The Four Humor’s production company gave its second show, The Third Degrees of J. O. Breeze on the stage of the Hi Ho Lounge at 2239 St. Claude Avenue. This is a curious and well written play by Chicago playwright Beau O’Reilly. Mr. O’Reilly has a felicitous way with language, and this existentially tilted play is lush with wonderful phrases and imagery.
A seemingly desperate and spiritually lost man and a woman apply for a job and go through a brutal interview given by a troll-like creature in a sad sleazy little office setting. This trollish creature cleverly forces the man and woman, in separate interviews, to reveal sensitive and hurtful memories about their past relationships and their lives. They get the jobs and then sail off in a spaceship soon to become the new Adam and Eve of humanity whose destiny is to establish a new society on a distant planet. (Yes, I know it sounds really over the top, and it was; but the excellent performances and the vivid script kept us enthralled.)
Michael Martin played the crippled troll creature, the J. O. Breeze of the title, with a controlled agility and a well conceived idea of this strange role. He created a very
athletically demanding character who bounced from desk top to chair to stage floor with kinetic intensity. In those scenes in which just by sitting on his desk in the glow of a red light, wearing a frayed clown collar and ghastly makeup he established a remarkable and theatrically effective stage presence as he interviewed the job applicants. And when one considers how he managed to keep his legs folded against himself when he hopped around the stage, one cannot help but appreciate his awesome stage craft.
Joseph Dominick played the role of the troll’s assistant, The Captain. He did an excellent job. His job was to constantly type comments on an old manual typewriter as the troll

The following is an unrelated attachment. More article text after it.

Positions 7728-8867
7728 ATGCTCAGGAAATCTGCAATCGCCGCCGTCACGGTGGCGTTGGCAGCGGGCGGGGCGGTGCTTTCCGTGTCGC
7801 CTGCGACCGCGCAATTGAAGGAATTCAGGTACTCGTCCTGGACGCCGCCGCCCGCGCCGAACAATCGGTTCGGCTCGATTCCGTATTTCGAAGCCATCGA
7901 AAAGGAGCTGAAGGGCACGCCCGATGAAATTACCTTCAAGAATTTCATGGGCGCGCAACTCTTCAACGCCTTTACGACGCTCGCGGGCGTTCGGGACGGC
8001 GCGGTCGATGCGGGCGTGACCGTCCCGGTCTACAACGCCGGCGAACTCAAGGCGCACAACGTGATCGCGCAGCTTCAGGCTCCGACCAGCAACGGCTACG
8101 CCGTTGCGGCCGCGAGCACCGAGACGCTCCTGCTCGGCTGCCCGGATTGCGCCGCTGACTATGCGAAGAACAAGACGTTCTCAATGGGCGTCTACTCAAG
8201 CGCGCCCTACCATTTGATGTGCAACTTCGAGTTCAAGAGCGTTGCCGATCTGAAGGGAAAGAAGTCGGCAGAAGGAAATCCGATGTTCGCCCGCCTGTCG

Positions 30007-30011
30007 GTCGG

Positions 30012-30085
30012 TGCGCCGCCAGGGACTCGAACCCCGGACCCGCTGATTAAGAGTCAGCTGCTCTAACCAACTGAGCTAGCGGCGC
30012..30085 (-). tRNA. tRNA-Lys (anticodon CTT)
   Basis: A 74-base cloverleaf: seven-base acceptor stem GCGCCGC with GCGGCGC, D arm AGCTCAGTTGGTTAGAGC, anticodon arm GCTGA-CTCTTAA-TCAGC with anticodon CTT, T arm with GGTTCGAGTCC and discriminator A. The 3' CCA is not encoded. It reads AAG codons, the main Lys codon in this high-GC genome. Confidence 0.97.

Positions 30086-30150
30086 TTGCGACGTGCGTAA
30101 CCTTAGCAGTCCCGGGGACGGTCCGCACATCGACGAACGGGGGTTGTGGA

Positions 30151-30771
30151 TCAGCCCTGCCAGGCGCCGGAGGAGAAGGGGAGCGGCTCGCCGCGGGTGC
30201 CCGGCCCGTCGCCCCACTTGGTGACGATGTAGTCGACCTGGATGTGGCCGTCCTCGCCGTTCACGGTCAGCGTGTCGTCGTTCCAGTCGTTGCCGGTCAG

interviewed the man and woman. Mr. Dominick took this smaller but important role and made it bigger. Being a big broad shouldered man helped him in establishing the rough brutality of this biker-type character with a smooth well conceived technique especially in those moments when he rose up and threatened the man and woman into submission to reveal their secrets.
Keith Launey, once again, did a splendid job in his part, performing the role of Horace, the man being interviewed by the troll. Mr. Launey seems to be a natural actor and it’s a
pleasure watching him on stage as he deftly creates the character he imagines, and brings him to life so well. He makes it seem effortless.
Jennifer Growden played the role of Doris, the woman with a certitude of style and effort. She has a lovely stage voice and demonstrates a fine knowledge of the subtleties of performing demonstrated by her top notch job in this show.
The program gave the actors credit with the direction of this show, and if so it surprises me that it was done so consistently well on a small stage with very limited set pieces and lights. I guess miracles can happen on the stage when the actors are so good.